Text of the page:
We found a low prevalence of measles IgG seropositivity (45.7%) and identified
CD4% ≥ 25 as a predictor. Most HIV-infected children on ART were not measles
seropositive and might benefit from revaccination.

PMID: 24618938 [PubMed - as supplied by publisher]

Likhayo P, Olubayo F., Ngatia C. "Methyl Bromide Alternatives for Maize Grain Storage in Kenya. ." International Journal of Science and Research.. 2014;3(7):2348-2352.
LeRu B, Capdevielle-Dulac C, Toussaint EFA, Conlong D, Van-den-Berg J, Pallangyo B, Ong’amo G, Chipabika G, Molo R, Overholt WA, Cuda JP, Kergoat GJ. "Molecular phylogenetics and systematics of Acrapex stem borers (Lepidoptera, Noctuidae, Apameini). ." Invertebrate Systematics. 2014.
Were HK, Kabira JN, Kinyua ZM, Olubayo FM, Karinga JK, J.Aura, Lees AK, Cowan GH, Torrance L. "Occurrence and Distribution of potato pests and diseases. ." Potato Research, online publication.. 2014.
Bryja J, Ondřej Mikula, Radim sumbera, Meheretu Y, Aghova T, Lavrenchenko LA, Mazoch V, Oguge N, Mbau JS, Welegerima K, Amundala N, Colyn1 M, Leirs H, Verheyen11 E. "Pan-African phylogeny of Mus (subgenus Nannomys) reveals one of the most successful mammal radiations in Africa." BMC Evolutionary Biology . 2014;14:256.nannomys_dec_2014.pdf
Calatayud PA, Silvain JF, Branca A, Dupas S, Gigot G, Ong'amo G, LeRu B, Campagne P, Sezonlin M, Faure N. "Phylogeography in continuous space: coupling species distribution models and circuit theory to assess the effect of contiguous migration at different climatic periods on ….". 2014.
Odhiambo J, Dossaji SF, Lukhoba C, Abiy Y. "Phytochemical screening of Dierama cupuliflorum Klatt. (Iridaceae)." Journal of Pharmacy Research. 2014;8 (4):589-592.phytochemical_screening__dierama_2014.pdf
Ndunda BE, Midiwo JO, Omosa LK, LANG’AT MK. PHYTOCHEMISTRY AND BIOACTIVITY INVESTIGATIONS OF THREE KENYAN CROTON SPECIES. Nairobi-Kenya: University of Nairobi; 2014.
Kitonde* CK, Fidahusein DS, Lukhoba CW, Jumba MM. "Phytochemistry and Utilization of Vernonia glabra (Steetz) Oliv. & Hiern. in Management of Food Spoilage and Poisoning Pathogens, in Kenya." European International Journal of Science and Technology. 2014;3(1):65-72.
Kitonde CK, Dossaji SF, Lukhoba CW, Jumba MM. "Phytochemistry and Utilization of Vernonia glabra (Steetz) Oliv. & Hiern.in Management of Food Spoilage and Poisoning Pathogens, in Kenya." European International Journal of Science and Technology. 2014;3(1):65-72. Abstractvernonia_glabra.pdf

Food spoilage and poisoning pathogens lead to pre- and post-harvest losses of crop produce and poisoning
of food and feed stuff; posing a great threat to food security and safety worldwide. This project aimed to
investigate the pesticidal activity and presence of chemical compounds in Vernonia glabra; as an alternative
control approach, to food crop protection. Organic extracts of leaves and flowers showed the highest
activity against S. aureus (mean inhibition zones of 1.85 and 1.78 respectively), than the standard antibiotic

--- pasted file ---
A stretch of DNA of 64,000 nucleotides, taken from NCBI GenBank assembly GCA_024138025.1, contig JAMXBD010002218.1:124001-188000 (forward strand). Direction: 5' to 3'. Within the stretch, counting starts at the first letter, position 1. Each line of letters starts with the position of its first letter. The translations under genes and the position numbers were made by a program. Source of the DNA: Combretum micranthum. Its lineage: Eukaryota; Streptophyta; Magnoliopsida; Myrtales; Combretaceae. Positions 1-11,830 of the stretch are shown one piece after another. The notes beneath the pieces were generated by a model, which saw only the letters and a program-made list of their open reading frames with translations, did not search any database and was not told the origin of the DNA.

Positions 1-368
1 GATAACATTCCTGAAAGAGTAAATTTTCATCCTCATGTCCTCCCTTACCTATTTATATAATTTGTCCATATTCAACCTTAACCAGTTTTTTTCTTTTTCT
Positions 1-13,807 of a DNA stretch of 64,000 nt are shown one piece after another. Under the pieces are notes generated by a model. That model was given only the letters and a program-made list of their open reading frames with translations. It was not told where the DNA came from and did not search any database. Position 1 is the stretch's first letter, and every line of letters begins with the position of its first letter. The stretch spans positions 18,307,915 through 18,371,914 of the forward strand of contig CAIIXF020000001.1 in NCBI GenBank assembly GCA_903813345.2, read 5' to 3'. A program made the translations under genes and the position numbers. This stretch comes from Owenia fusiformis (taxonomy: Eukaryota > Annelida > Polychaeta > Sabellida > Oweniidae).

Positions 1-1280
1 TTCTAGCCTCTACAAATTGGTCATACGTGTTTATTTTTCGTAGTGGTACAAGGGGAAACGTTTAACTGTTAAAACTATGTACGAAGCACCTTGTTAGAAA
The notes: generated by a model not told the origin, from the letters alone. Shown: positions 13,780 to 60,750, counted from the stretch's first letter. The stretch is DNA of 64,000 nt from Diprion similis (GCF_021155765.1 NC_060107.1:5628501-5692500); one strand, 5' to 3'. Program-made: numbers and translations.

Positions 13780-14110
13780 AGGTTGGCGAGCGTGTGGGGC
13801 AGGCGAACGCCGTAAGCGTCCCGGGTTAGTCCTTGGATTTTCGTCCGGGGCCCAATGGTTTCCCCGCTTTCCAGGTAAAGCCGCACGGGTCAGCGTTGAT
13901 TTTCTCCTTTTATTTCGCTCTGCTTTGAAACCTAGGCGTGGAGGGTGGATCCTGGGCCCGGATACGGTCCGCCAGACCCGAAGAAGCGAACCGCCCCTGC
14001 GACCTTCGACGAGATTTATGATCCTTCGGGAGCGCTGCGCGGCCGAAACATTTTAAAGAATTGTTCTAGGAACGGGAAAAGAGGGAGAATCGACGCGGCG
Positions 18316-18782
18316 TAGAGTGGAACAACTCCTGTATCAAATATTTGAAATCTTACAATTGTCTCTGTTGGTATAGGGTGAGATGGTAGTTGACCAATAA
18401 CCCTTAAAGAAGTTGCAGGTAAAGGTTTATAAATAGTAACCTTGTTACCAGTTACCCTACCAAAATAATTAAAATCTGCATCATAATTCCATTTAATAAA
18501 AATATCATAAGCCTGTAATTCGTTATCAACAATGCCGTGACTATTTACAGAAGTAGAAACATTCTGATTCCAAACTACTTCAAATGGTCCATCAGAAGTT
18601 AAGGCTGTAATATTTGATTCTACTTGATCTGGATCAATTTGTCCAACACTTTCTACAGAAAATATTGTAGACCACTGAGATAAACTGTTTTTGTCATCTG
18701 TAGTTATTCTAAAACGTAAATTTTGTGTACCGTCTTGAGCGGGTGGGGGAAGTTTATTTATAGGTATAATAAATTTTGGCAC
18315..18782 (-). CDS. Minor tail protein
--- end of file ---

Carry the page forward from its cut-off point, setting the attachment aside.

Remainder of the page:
(Streptomycin 1.30). Flavonoids were greatly present in all extracts screened. The results of this study
justify the use of V. glabra in traditional herbal medicine, and suggest that the plant has ideal
characteristics in the application as bio-pesticide control to crops and food stuff.

SD G, D P, Linden A AG, E B, J.F C, SR F, P J, M K, M L, F L, MA M, E O'F, S O, R R, F A. "A pilot comparison of standardized online surgical curricula for use in low- and middle-income countries." JAMA Surg. 2014;149(4):341-316.
Lowther K, Irene J Higginson, Victoria Simms, Nancy Gikaara, Aabid Ahmed, Zipporah Ali, Gaudencia Afuande, Hellen Kariuki, Lorraine Sherr, Rachel Jenkins LSRH. "A randomised controlled trial to assess the effectiveness of a nurse-led palliative care intervention for HIV positive patients on antiretroviral therapy: recruitment, refusal, randomisation and missing data." BMC Res. Notes. 2014;3(7):600.
Kanyinga K, Larbi G, Wanjala B. Republic of Kenya: Governance and Political Economy for Results. World Bank Nairobi Regional Office; 2014.
E M, B B, J C, J E, C H-F, M K, A M, D M, I S, G S, M S, B M, R R, N M, S O, AO M, C H-H, O O, A ES, C M, J M, M E, J DV, M L, G S, H C, G P, B K, A M, E S, JC M, B H, N B, M N, C A, N L, M M, S K, P K, M S, L S, M MC, C R. "Research capacity. Enabling the genomic revolution in Africa." Science. 2014;344(6190):1346-1348.
M. NL, S G, L W, N. KE. "Some Determinants of Students Performance in Biology in KCSE: A Case of Central Division of Machakos District. ." International Journal of Innovative Research & Studies. 2014;3(1):553-567.Website
LM Ngesu, S Gunga LNWENK. "Some determinants of students’ performance in Biology Kcse: A case of Central Division of Machakos District." International Journal of Innovative Research and Studies. 2014.
Lewis Muli Ngesu, Samson Gunga LWENKN. "Some determinants of students’ performance in Biology Kcse: A case of Central Division of Machakos District." International Journal of Innovative Research and Studies. 2014.
Lehman DA, Ronen K BCABJMJ-LJMRBAMCRSOZWK. "Systemic cytokine levels show limited correlation with risk of HIV-1 acquisition." Journal of Acquired Immune Deficiency Syndrome . 2014;66(2):135-9.
Ogeng’o J, Olabu B, Ongeti K, Misiani M, Waisako B, Loyal P. "TOPOGRAPHY OF AORTIC BIFURCATION IN A BLACK KENYAN POPULATION." Anatomy Journal of Africa. 2014;3(2):341-­345. AbstractTOPOGRAPHY OF AORTIC BIFURCATION IN A BLACK KENYAN POPULATION

Topography of aortic bifurcation is important for gynaecologists, surgeons and radiologists operating in
the retroperitoneal area, in order for them to minimize vascular injury. It also influences the occurrence